Havoline Dino 5W/20 SL Honda Accord 2003 I-4

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My third post for this car in just under a year. Again, nothing spectacular, rather boring which I guess is a good thing. First oil was Valvoline 5W30 SN, second was QS 5W30 SN, this one was Havoline 5W20 SL, all dino.
 
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Yep, there it is in black & white. Havoline is a much more stout oil than Valvoline. ...and yes, I have used Valvoline in the past.
 
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Consistently awesome. Rock on! . I hope I love the new SN Havoline as much as I do the SL and SM. I've only got 4 SM changes worth left.
 
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What is the Air filter and Oil filter?
Originally Posted By: Garak
Originally Posted By: ARCOgraphite
FP 450 ?!
It must have been a typo, ARCO. Blackstone meant 540 F. wink
^Best post of the year for the UOA sub-forums! crazy
 
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Oh, and the other thing is...does Havoline still have 5w-20 SL dino available to the OP? If so, there you go. If not...? Strange comparing API SN to API SL here, all dino. whistle
 
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I like the comment about carry over oil. Although perhaps a bit of an exaggeration, it does put a spot light on the "benefits" of some people's insistence on 2 hour drains prior to reinsertion of the drain plug and what real benefits it actually yields.
 
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"most people don't realize how much carry-over stays in the engine when the oil is changed" ...yeah, including Blackstone themselves.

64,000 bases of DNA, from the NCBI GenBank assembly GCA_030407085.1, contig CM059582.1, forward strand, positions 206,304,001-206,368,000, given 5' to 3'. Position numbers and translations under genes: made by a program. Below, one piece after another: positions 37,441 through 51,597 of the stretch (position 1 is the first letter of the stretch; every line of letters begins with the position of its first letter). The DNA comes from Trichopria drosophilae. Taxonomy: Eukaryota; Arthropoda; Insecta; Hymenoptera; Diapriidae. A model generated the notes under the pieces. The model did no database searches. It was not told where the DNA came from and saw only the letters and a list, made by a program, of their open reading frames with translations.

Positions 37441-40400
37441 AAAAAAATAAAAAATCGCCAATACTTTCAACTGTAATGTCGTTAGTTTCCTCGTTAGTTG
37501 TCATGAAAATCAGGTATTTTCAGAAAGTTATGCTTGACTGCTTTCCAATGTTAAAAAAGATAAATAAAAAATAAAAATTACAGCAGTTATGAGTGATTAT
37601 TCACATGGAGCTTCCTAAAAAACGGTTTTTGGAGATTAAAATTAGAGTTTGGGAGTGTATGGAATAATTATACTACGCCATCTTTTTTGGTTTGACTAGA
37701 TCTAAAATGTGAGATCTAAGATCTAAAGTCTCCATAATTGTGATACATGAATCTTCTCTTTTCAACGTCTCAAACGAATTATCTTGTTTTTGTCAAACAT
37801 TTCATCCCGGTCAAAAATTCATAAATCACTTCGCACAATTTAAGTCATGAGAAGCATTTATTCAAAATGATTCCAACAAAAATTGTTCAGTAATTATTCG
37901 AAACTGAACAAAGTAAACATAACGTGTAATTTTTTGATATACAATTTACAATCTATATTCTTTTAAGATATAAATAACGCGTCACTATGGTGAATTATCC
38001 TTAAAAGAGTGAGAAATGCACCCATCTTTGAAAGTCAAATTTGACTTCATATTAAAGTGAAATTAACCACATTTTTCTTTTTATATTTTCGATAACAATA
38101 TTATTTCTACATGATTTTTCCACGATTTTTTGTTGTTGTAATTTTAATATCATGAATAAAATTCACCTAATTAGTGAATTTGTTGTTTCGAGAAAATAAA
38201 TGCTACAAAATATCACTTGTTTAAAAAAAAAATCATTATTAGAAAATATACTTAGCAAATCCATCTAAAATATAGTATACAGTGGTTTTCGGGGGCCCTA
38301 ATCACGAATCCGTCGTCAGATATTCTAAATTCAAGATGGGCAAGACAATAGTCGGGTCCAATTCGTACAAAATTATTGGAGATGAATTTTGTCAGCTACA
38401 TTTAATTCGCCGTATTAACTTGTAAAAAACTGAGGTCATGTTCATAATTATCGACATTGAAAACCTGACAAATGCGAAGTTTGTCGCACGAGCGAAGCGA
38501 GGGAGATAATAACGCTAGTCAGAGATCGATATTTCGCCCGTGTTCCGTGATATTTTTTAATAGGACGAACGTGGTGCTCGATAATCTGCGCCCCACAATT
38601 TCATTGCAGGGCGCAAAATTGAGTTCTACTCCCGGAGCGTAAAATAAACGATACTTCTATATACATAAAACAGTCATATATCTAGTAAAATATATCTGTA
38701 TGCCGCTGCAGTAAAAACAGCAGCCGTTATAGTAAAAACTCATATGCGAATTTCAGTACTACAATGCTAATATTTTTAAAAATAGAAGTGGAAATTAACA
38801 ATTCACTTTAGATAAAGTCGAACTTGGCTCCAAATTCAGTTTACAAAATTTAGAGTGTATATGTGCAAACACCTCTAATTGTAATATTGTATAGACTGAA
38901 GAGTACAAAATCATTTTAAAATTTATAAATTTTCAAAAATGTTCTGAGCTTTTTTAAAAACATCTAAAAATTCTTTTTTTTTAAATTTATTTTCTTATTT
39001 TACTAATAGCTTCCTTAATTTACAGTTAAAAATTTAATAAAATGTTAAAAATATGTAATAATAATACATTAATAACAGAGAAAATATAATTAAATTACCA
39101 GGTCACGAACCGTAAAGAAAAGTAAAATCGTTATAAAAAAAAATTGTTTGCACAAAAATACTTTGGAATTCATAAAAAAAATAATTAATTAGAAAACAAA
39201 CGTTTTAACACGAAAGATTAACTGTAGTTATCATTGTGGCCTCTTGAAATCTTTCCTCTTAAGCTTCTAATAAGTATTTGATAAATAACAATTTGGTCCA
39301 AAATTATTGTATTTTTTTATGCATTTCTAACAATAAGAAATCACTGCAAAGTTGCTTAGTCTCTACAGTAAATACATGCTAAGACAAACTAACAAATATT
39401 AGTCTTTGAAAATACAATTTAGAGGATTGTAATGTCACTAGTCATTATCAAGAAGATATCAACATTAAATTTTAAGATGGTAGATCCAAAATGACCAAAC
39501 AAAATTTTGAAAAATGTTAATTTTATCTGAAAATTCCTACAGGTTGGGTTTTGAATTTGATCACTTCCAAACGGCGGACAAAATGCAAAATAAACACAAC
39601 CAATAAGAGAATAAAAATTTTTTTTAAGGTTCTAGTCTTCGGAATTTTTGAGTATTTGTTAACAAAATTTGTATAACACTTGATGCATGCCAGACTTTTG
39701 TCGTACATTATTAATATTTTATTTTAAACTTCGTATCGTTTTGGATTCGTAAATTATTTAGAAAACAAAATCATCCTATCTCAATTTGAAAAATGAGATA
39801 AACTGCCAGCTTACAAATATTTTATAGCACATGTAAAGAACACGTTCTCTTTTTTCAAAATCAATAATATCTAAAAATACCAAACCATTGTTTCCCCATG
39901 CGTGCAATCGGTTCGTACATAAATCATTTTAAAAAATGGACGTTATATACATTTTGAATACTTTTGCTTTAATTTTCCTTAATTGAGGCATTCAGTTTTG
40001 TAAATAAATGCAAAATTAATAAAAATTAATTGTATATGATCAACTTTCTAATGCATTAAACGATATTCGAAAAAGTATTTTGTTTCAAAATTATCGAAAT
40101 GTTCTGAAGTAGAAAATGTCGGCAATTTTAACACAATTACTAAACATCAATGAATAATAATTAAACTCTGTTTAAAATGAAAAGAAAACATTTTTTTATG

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High % of the polar metal compounds are on the surfaces and dont drain - regardless of drain time. You'll see Na and Mo and Zn carryover from a "dry" engine.
 
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vintageant, thanks for posting. Yes it's an excellent report. As I've said before, there really isn't much advantage in running a 5W-20 syn' over a premium 5W-20 dino oil. If one is going to upgrade to a syn' oil, go with a 0W-20 to take full advantage of the inherently higher VI. The 5W-20 is after all a dino grade.
 
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Originally Posted By: ltslimjim
Best post of the year for the UOA sub-forums!
Well, a 450 F flash point for a conventional is way out in left field. Considering flash point is one of the more relevant stats from a UOA, one would hope it would be accurate. 450 F? Why not 540 F? Why not a million F? Their virgin SN/GF-5 conventional doesn't have a flashpoint that high, and this sample shows a bit more than a trace of fuel dilution. We have people obsess over irrelevant parts per million of iron in UOAs, and this flashpoint has raised few eyebrows? I'd be asking Blackstone about this, and if they stand by it, I'd ask them how many other conventionals with 0.5% fuel dilution also tested to a 450 F FP.
 
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I've said it for years-the open cup flashpoint is near useless. To get accurate fuel dilution values you need a closed cup flash or GC like Dyson or Polaris.
 

vintageant

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Air filter is K&N, recently cleaned and re-oiled. Oil filter is standard white Purolator. Last OC after this UOA was Havoline 5W20 SL dino again. I now have 3 bottles left which will be mixed with another 5W20 next time around.
 
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^Not bad silicon for a K&N, looks good. Otherwise, try upgrading to a Purolator PureONE to see if the insols can track down.
Originally Posted By: Garak
Originally Posted By: ltslimjim
Best post of the year for the UOA sub-forums!
Well, a 450 F flash point for a conventional is way out in left field. Considering flash point is one of the more relevant stats from a UOA, one would hope it would be accurate. 450 F? Why not 540 F? Why not a million F? Their virgin SN/GF-5 conventional doesn't have a flashpoint that high, and this sample shows a bit more than a trace of fuel dilution. We have people obsess over irrelevant parts per million of iron in UOAs, and this flashpoint has raised few eyebrows? I'd be asking Blackstone about this, and if they stand by it, I'd ask them how many other conventionals with 0.5% fuel dilution also tested to a 450 F FP.
I'd bet a typo and FP more like...350?
 
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